An accident or other trauma that sends a force to your mouth can stretch the ligaments and tissues that hold your teeth in place. This could cause your tooth to become loose. For example, getting hit in the face with a ball can loosen you up. The same thing can happen if you often grind your teeth.
A loose tooth can occasionally be correlated to severe gum disease. This happens when a bacterial infection targets your gums, surrounding tissue, and bones. Inadequate dental hygiene procedures lead to gum disease. Tartar will accumulate in the area beneath your gums if you fail to brush regularly, floss, or visit the dentist for cleanings. Fortunately, the illness is treatable. Getting rid of an infection, stopping the swelling, and getting your teeth back to health are effective, especially when identified early. Gum disease can get worse and harm bones when not treated. When your teeth fail to get the support they require, they may become loose. Bleeding, sore, or reddened gums are some of the early signs of gum disease.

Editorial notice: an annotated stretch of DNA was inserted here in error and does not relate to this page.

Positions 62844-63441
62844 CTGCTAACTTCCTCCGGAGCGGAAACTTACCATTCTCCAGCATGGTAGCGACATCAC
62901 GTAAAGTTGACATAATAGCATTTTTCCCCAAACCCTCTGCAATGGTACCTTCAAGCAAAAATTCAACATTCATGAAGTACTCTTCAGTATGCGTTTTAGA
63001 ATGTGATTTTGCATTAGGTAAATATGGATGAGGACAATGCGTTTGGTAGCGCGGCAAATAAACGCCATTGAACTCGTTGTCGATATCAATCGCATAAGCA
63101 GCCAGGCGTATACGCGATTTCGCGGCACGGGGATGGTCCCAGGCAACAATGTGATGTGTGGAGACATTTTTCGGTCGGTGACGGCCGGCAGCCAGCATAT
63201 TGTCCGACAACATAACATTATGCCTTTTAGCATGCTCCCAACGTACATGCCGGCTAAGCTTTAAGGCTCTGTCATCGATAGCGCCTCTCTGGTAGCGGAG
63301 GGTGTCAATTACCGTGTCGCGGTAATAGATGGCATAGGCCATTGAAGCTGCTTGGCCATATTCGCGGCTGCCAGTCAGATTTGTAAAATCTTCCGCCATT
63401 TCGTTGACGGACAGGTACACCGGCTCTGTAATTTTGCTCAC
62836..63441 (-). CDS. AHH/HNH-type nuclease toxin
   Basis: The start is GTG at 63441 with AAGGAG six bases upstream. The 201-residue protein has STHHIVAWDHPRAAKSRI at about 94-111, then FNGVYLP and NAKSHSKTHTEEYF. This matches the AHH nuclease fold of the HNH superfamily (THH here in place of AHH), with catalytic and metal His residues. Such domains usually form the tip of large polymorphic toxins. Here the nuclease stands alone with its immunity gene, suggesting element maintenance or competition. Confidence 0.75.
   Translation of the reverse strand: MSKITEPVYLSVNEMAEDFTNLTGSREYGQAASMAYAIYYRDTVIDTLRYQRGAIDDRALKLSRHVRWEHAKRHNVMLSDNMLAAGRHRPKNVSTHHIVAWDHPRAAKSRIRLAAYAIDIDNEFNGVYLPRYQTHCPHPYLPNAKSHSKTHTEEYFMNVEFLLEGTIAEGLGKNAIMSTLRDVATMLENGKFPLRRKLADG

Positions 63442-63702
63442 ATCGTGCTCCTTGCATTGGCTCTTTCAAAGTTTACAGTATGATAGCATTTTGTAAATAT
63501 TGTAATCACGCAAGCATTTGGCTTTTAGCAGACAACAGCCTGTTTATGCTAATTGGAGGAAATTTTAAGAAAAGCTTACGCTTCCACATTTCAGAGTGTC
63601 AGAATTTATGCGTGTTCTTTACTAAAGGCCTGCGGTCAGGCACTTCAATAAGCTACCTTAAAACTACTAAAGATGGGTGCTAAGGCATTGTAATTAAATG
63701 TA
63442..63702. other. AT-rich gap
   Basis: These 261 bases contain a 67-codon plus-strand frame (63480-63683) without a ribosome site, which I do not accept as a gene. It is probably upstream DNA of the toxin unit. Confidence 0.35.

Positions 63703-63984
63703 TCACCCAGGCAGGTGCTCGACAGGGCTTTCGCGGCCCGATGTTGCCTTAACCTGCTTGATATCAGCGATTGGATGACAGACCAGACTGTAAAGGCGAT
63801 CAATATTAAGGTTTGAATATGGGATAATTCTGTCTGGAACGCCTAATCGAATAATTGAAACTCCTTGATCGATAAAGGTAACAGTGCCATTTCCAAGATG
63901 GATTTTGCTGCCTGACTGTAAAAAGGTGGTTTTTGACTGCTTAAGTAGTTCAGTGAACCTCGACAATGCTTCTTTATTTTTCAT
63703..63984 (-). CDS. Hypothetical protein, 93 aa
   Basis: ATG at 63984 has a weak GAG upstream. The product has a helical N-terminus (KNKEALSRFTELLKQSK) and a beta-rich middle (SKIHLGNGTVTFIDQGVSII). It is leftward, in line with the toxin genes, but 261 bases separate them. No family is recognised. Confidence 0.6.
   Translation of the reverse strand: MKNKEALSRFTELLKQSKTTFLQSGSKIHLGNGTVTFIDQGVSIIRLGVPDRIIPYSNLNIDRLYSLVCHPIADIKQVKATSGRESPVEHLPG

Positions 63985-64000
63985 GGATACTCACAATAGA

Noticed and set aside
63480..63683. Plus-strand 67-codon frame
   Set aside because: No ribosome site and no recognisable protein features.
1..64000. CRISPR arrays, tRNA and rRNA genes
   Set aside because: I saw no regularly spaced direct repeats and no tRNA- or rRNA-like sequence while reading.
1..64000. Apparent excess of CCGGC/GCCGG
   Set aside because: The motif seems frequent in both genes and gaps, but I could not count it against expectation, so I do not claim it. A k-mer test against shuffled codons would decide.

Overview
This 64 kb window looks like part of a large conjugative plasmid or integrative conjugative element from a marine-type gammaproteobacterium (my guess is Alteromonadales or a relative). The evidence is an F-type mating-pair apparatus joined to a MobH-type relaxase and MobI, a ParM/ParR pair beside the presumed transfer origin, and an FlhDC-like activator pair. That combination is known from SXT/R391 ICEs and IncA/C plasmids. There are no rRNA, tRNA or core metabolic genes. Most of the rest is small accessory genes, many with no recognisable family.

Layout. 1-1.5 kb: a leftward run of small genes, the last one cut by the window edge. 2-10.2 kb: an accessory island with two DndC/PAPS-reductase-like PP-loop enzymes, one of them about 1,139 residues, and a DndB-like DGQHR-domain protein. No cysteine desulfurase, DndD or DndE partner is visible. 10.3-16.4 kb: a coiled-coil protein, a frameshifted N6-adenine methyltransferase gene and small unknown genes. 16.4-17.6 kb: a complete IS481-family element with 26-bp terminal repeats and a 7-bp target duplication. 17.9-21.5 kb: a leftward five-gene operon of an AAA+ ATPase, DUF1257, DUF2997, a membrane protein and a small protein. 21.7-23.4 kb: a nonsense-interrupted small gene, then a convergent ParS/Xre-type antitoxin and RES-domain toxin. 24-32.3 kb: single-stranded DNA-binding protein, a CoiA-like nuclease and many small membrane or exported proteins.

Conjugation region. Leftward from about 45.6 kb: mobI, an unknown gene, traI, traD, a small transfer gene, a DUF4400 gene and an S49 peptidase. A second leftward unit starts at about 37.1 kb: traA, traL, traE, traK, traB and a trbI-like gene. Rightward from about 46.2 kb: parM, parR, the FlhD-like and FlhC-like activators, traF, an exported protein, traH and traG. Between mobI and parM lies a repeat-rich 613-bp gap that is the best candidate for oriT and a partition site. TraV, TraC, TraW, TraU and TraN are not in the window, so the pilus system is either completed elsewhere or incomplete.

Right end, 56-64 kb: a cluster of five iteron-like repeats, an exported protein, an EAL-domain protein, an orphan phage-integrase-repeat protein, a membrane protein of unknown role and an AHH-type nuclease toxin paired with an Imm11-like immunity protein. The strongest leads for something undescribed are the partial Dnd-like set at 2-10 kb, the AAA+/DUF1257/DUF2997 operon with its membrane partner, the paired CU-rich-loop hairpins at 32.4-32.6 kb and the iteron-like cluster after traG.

When your jaws unintentionally grind your teeth against each other, a condition referred to as bruxism can lead to long-term damage to your enamel and crown. Your teeth may become loose due to the added strain, harming nearby supportive dental tissue. Typical signs of bruxism include jaw pain, facial pain, and headaches.
During pregnancy, a woman's progesterone and estrogen levels increase. This alteration may negatively impact her oral tissues, which surround and support her teeth, and specialized tissues like the periodontium. Often, this makes her prone to dental complications, which may result in loose teeth.
The alveolar process is the area of the jawbone that supports the teeth. Studies relate the loss of alveolar bone to increased tooth mobility. Therefore, osteoporosis starts to induce bone loss in the jaw. According to the National Institutes of Health, women who have osteoporosis are three times more likely than women without the condition to experience tooth movement and tooth loss.
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About • Dentist Newport Beach, CA • Enamel General & Cosmetic Dentistry Enamel General and Cosmetic Dentistry in Newport Beach, California, is a patient provider in Newport Beach, Costa Mesa, Irvine, Santa Ana, and Huntington Beach, CA. Enamel General and Cosmetic Dentistry - Joseph Kab, 20162 SW Birch St, Suite 200, Newport Beach, Ca 92660; 949-991-2499; enamelnewportbeach.com; 1/30/2023; Related Phrases: dentist Newport Beach Ca;